Student insurers rebrand to cover scandalous past

April 21, 2000

France's biggest student social insurance society, tainted by fraud and corruption and the subject of official investigations for the past two years, has been relaunched with a new name and statutory framework.

Hoping to draw a line under past scandals, the Mutuelle des Etudiants formally took over last week from the Mutuelle Nationale des Etudiants de France after long discussion about new statutes, finance and future services for subscribers.

Taking part in the talks were French mutual insurance federation FNMF, of which MNEF was a member; the main teachers' insurance society, MGEN; representatives of student unions and employees; and two provisional administrators who carried out an inquiry into MNEF.

The inquiry centred on the 15 years when Olivier Spithakis was director-general.

Under his management MNEF - which was historically close to Unef-ID, the student union with links to the Socialist Party - built up a network of subsidiaries that diversified into many different fields including property and finance.

Two years ago, the Cour des Comptes, the equivalent of the United Kingdom's Audit Office, conducted the first of several official investigations into MNEF and its subsidiaries.

It reported practices that conflicted with its non-profit status. Judicial inquiries later examined allegations of corruption, fraud, embezzlement, forgery and receiving stolen goods.

The group was revealed as a hotbed of cronyism, with associated companies awarding lucrative fictitious posts and "consultancies" to Socialist politicians and activists and funding political campaigns.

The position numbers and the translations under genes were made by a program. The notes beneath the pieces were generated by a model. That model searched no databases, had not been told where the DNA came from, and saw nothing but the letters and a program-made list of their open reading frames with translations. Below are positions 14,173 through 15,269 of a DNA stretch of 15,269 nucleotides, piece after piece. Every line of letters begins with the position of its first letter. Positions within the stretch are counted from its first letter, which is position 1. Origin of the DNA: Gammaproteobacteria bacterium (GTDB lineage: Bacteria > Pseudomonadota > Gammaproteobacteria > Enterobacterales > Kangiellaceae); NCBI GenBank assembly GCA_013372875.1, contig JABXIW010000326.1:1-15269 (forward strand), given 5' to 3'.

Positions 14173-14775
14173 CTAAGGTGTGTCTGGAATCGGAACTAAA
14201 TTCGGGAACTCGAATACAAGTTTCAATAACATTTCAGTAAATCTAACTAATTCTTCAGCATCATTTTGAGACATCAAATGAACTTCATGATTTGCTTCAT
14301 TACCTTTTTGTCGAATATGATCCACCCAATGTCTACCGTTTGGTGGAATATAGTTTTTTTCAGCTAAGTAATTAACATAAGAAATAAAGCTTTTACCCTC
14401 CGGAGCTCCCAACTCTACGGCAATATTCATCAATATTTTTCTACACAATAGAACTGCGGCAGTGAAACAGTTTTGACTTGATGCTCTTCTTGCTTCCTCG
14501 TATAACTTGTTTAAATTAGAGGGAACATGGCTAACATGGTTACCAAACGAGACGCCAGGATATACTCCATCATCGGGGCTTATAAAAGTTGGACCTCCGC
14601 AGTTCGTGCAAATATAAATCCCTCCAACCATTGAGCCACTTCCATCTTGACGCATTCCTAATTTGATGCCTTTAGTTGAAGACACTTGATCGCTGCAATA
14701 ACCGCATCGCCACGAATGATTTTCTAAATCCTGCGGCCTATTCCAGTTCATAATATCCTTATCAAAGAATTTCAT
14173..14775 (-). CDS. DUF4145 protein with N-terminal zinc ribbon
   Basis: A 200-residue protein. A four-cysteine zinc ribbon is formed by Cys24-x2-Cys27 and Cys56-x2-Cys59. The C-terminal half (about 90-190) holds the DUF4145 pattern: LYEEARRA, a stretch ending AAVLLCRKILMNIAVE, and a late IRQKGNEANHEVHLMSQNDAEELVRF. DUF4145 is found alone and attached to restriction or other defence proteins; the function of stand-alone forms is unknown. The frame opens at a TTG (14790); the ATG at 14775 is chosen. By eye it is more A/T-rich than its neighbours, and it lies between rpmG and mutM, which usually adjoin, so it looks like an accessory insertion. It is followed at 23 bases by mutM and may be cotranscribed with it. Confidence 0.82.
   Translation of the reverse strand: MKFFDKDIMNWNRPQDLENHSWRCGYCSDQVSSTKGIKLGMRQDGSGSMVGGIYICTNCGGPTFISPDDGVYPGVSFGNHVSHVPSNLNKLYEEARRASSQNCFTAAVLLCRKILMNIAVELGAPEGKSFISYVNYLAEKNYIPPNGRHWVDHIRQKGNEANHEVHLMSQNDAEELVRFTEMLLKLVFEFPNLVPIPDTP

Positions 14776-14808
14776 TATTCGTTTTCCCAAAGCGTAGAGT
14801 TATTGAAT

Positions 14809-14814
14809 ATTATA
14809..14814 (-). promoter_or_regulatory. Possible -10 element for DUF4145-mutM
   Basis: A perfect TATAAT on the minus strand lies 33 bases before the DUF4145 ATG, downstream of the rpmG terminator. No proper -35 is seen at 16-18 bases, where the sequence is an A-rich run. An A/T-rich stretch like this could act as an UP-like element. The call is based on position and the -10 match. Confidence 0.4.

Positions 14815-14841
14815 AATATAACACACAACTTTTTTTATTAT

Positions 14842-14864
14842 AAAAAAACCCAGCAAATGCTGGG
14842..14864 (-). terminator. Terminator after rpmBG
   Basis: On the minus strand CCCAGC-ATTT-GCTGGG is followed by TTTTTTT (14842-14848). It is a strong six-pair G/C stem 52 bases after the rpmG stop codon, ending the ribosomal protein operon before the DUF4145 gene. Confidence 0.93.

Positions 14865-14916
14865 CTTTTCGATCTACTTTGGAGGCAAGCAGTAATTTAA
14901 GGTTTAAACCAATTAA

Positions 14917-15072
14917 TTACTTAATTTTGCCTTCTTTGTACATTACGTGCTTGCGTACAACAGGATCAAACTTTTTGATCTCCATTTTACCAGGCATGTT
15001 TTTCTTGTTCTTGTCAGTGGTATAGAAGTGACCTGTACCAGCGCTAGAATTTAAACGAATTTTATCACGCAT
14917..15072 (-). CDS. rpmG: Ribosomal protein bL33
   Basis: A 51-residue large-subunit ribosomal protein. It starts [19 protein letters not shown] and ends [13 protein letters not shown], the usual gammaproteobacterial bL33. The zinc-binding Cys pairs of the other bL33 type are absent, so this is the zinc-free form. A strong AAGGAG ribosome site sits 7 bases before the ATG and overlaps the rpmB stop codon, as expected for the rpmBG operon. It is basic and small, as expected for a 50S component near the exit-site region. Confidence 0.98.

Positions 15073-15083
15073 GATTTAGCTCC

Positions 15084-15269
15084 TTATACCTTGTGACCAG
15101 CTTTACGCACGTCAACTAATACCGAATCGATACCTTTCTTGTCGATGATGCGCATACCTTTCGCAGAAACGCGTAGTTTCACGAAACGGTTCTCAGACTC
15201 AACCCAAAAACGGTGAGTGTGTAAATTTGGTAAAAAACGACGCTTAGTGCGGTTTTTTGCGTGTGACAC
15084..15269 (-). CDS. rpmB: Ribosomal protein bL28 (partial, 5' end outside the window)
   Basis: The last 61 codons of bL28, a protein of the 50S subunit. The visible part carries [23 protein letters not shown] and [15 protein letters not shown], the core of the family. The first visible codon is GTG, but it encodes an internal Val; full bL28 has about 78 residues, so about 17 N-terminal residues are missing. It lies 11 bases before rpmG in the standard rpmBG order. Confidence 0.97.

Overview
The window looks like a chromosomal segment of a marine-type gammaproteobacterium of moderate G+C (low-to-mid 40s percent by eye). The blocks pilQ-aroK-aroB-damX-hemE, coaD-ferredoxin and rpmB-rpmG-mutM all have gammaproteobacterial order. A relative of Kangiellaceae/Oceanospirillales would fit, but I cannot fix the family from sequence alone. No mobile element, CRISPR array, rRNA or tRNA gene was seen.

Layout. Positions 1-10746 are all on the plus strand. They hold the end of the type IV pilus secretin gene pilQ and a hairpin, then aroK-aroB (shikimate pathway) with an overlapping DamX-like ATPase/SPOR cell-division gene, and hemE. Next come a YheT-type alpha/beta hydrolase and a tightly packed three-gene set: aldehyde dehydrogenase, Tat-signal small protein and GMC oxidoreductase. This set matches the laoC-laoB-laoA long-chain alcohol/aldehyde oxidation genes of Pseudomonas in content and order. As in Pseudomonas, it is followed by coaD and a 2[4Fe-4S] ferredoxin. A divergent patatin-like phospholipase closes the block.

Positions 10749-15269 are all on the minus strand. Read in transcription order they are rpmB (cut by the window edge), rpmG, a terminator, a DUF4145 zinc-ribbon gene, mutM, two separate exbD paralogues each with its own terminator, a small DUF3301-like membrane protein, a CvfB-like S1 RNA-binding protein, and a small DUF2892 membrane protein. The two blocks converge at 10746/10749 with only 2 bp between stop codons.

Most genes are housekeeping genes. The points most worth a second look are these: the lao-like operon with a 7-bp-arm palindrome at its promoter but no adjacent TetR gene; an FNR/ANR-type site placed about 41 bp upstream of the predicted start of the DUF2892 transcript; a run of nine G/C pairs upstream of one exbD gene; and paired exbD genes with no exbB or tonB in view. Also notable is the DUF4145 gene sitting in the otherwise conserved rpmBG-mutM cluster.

Spithakis resigned in the summer of 1998 and was imprisoned in late 1999. The then finance minister, Dominique Strauss-Kahn, resigned in November after questions about a fee for legal work he was supposed to have carried out for MNEF. Other Socialists, including members close to prime minister Lionel Jospin, are still being summoned for questioning by examining magistrates.

MNEF has handed on to ME a deficit of between E1.5 and E4.5 million (Pounds 917,000-Pounds 2.3 million) and 677,000 affiliated students - down from 811,000 in 1989.

The temporary board of directors set up during restructuring discussions will serve until elections early next year. New directors are expected to be more grassroots-friendly and locally based, replacing the national system which led to the abuse of power.

Other public service mutual societies will act as guarantors to ensure health cover for ME subscribers. MGEN will play a support role, proposing to set up links and joint programmes with ME at university level to compete against privately run rivals.

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